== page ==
Edited by viveutvivas, 18 April 2013 - 09:17 AM.


#13 nowayout

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Posted 18 April 2013 - 09:21 AM

No male ever gets cervical cancer. I think there's better ways to prevent all of this. Nothing is a hundred percent, but some measures are less likely to harm you and also protect against other diseases and pregnancy. Getting to know and trust your partner first can help.


Males get cancer of the mouth and throat, anal, and penile cancer from it. Oh, and you can get warts (sometimes chronic) in these areas. Try explaining that to a date.

More than half of adult women have HPV, so you may already have come in contact with it if you have dated adult women. Most haven't had a visible outbreak and so don't know they have it, so they can't tell you, and condoms won't prevent you from getting it, so knowing and trusting your partner is going to be as effective for you as kissing a frog my friend.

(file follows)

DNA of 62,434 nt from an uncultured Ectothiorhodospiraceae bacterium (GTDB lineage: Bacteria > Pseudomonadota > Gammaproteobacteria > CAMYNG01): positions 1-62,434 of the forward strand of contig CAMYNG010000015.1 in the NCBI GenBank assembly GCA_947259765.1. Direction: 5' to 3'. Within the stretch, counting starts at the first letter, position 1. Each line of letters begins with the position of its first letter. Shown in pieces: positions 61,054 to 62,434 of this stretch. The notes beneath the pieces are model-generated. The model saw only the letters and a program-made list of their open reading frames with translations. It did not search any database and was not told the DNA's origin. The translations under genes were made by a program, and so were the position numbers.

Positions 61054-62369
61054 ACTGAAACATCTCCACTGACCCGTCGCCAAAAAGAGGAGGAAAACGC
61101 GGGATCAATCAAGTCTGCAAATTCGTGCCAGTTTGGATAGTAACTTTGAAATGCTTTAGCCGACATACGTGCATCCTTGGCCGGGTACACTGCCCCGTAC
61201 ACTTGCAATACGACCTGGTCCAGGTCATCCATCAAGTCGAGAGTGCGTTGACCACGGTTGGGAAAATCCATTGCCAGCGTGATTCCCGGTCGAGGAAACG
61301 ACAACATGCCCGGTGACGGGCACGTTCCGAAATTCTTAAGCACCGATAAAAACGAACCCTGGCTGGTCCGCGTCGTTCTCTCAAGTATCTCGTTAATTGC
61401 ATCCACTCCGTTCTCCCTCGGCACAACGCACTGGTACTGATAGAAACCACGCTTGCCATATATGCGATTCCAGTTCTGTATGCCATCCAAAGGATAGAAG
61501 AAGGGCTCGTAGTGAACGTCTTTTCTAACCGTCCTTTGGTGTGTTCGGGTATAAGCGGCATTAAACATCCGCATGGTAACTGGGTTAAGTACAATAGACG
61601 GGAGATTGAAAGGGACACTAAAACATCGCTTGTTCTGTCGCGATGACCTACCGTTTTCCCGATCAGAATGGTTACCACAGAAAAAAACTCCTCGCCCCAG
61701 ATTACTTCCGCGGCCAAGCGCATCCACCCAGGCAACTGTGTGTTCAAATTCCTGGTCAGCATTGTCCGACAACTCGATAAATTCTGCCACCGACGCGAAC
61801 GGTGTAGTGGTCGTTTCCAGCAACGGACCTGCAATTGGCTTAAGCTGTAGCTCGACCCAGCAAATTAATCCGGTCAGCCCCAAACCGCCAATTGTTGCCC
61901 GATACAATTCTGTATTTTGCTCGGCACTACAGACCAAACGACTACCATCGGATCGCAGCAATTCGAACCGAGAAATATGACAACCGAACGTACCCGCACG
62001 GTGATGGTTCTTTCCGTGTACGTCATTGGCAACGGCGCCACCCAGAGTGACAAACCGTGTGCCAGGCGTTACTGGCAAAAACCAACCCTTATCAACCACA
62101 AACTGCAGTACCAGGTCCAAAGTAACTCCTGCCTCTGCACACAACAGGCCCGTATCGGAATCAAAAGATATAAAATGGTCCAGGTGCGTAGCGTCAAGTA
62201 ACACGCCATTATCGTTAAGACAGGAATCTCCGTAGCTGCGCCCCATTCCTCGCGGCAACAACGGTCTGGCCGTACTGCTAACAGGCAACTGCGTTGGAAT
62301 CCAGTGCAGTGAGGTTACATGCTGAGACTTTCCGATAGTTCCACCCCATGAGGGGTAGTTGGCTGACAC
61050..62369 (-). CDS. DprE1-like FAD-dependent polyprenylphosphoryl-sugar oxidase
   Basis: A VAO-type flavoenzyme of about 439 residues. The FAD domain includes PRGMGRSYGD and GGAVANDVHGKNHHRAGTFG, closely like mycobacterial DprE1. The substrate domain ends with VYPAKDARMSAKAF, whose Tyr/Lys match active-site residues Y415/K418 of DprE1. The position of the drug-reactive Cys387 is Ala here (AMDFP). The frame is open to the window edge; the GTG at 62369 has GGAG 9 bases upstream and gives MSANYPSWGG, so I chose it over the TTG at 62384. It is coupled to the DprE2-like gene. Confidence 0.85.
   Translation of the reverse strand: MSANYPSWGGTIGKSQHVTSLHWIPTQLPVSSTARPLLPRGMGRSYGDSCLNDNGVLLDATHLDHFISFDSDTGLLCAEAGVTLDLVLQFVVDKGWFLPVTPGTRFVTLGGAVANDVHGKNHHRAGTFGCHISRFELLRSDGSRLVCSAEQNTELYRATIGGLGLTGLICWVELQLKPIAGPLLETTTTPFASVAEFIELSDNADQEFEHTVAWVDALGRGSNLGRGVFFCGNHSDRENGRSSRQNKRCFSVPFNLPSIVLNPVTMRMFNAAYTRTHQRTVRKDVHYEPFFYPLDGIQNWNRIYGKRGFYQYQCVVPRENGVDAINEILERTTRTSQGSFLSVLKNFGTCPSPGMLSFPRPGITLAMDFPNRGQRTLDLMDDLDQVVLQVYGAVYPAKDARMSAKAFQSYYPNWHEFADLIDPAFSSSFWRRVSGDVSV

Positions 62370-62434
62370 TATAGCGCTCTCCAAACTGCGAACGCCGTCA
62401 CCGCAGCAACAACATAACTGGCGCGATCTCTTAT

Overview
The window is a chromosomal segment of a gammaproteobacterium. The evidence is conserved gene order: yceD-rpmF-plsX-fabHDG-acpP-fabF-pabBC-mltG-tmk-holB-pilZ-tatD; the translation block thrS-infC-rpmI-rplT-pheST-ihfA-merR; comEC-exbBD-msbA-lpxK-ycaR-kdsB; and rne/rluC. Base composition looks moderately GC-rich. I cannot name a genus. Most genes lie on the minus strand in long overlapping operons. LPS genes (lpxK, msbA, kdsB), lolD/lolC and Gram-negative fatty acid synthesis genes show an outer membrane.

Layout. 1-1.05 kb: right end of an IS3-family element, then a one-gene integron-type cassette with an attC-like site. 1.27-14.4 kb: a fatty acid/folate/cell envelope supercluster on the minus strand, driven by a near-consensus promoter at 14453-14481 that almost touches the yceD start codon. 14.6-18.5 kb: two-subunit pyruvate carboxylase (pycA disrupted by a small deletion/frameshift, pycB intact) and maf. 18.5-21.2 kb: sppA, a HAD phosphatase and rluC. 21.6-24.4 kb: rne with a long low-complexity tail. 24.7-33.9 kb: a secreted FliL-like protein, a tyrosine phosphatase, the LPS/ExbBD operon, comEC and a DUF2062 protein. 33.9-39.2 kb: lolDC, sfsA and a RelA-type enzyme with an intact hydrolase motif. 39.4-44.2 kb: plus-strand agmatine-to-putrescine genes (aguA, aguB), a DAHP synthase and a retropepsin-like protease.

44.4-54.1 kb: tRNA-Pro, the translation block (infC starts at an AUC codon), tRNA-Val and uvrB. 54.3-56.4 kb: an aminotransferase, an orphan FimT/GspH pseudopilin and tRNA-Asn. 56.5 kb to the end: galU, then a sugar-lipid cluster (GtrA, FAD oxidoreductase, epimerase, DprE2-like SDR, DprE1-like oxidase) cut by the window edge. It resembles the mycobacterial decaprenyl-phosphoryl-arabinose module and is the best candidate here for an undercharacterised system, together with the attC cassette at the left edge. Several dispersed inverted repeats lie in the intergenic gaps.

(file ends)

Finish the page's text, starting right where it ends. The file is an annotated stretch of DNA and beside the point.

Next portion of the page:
As naïve as you are, someone should also point out to you that "trusting your partner" is the most effective way of getting infected with all kinds of STDs.

Edited by viveutvivas, 18 April 2013 - 09:39 AM.

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#14 nowayout

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Posted 18 April 2013 - 09:33 AM

People have died or become disabled after taking this vaccine. It contains mercury and aluminum, among other things.


No, it does not contain mercury. It contains an aluminum compound as an adjuvant which is harmless. Deaths have occurred in about 1 out of every million doses given, but are thought to have been chance events that had nothing to do with the vaccine.

Stop the scare tactics.

Edited by viveutvivas, 18 April 2013 - 09:34 AM.

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#15 YOLF